The planning application for Deepmore Solar Farm has now been submitted to South Staffordshire Council with the reference 23/00931/FULM


Renewable Connections has submitted an application for a ground mount utility scale solar farm with capacity up to 22.5MW in Four Ashes, South Staffordshire (known as the ‘Deepmore Solar Farm’).  Once operational, the project would supply enough power for up to 7,854  homes in the first year of generation and make a valuable contribution towards tackling the climate emergency in Staffordshire and the wider UK.

Renewable Connections has undertaken consultation to inform local communities of our proposed plans and invite any feedback to shape the submission details. 


4,181 tonnes
of CO2 saved annually

Up to 22,976 megawatt hours supplied each year

Equivalent annual energy needs of up to 7,854 homes

These figures are calculated using the following references. Last updated 22/06/23

Please note that these figures are representative of the first year of generation only. As new renewable energy projects are built, the electricity grid will de-carbonise and the relative carbon dioxide emissions avoided per year will reduce.  This and all of Renewable Connections projects make a positive impact towards the UK’s net-zero targets


The proposed Deepmore Solar Farm comprises a number of agricultural fields located immediately south of Four Ashes, Wolverhampton. The site covers an area of approximately 31.2 Hectares (‘ha’) and falls entirely within the administrative boundaries of Staffordshire County Council and South Staffordshire District Council.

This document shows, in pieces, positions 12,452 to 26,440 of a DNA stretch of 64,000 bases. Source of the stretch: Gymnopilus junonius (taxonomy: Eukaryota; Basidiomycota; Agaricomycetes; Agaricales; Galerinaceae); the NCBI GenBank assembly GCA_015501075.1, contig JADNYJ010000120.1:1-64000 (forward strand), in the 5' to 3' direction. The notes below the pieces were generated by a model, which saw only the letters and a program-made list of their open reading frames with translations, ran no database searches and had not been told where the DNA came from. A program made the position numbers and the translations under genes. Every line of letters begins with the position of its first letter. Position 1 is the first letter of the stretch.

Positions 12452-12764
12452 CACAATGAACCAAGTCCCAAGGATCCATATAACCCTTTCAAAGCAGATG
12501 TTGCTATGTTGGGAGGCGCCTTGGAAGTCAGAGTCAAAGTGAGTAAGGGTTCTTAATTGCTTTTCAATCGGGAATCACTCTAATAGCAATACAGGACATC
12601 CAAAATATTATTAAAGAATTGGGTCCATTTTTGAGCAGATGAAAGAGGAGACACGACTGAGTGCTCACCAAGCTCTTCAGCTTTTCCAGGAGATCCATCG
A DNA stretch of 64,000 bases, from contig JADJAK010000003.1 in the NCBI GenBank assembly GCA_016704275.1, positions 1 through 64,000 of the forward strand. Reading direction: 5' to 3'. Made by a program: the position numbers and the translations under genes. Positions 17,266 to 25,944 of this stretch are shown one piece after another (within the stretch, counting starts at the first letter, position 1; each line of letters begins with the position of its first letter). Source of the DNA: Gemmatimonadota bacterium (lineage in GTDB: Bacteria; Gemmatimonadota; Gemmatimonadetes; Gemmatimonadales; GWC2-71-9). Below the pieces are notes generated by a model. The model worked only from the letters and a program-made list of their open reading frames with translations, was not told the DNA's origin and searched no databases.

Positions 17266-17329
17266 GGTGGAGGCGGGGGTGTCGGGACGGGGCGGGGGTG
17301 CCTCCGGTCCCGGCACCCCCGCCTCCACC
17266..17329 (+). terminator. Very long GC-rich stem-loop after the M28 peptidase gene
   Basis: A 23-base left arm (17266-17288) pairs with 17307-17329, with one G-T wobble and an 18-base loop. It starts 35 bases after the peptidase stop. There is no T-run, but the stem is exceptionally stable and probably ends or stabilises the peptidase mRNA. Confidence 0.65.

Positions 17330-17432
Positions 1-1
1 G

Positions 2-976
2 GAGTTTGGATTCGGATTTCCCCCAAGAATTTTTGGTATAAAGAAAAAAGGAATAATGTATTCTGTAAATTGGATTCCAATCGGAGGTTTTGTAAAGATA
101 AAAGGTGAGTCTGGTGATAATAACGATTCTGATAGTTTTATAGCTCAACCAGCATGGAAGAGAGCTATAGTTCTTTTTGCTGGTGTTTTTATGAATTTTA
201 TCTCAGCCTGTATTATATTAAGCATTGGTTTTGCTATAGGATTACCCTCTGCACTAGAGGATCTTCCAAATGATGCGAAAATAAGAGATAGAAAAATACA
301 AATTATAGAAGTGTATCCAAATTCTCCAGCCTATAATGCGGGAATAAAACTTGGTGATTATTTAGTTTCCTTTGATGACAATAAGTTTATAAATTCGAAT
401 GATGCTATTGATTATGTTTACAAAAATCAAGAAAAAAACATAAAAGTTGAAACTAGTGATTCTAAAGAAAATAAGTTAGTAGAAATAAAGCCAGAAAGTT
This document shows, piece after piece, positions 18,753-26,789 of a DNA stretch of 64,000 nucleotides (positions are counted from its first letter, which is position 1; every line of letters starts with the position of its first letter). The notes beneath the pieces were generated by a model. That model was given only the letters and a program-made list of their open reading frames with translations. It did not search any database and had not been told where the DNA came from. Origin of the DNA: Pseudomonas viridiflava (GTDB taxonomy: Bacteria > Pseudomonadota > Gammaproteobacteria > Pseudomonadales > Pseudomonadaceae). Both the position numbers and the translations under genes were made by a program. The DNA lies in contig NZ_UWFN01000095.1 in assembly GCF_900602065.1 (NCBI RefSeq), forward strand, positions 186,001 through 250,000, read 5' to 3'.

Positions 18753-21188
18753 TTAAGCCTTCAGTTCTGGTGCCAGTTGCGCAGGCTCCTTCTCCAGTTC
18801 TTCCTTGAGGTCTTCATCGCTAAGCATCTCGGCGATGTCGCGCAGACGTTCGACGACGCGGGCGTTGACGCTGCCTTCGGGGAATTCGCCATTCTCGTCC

The Site is bound by Saredon Brook to the north, with the Four Ashes industrial estate and an Energy from Waste facility located approximately 100m beyond this. Standeford is located approximately 450m to the west of the Site. Calf Heath is located approximately 850m to the east, beyond which lies the M6 motorway.

Our plans are still in the development stages, so our design proposals will evolve as we gather local input and the results of our environmental assessments.


If consented and installed, the solar farm will have a capacity of up to 22.5 MWp and will be operational for up to 40 years. After that time, all of the installation will be removed and the land restored to how it was before, but with improved soil health and biodiversity due to being left fallow. The power generated will be exported to the grid via a substation connecting to existing powerlines which run through the site boundary.

The solar panels will be installed in rows which run east to west through the site. These rows will be tilted towards the south to capture the maximum amount of solar irradiation possible. The total height of the panels will be no more than 3m above the ground with a gap of more than 0.8m above the ground at its minimum.

Small electric cabins will be located amongst the panels and these will be accessed by a network of crushed stone track which will run through the site. All of the panels will be surrounded by a security fence to protect the equipment from large animals and unauthorised users entering the site. CCTV cameras will be located periodically around the site perimeter for security and will face inwards.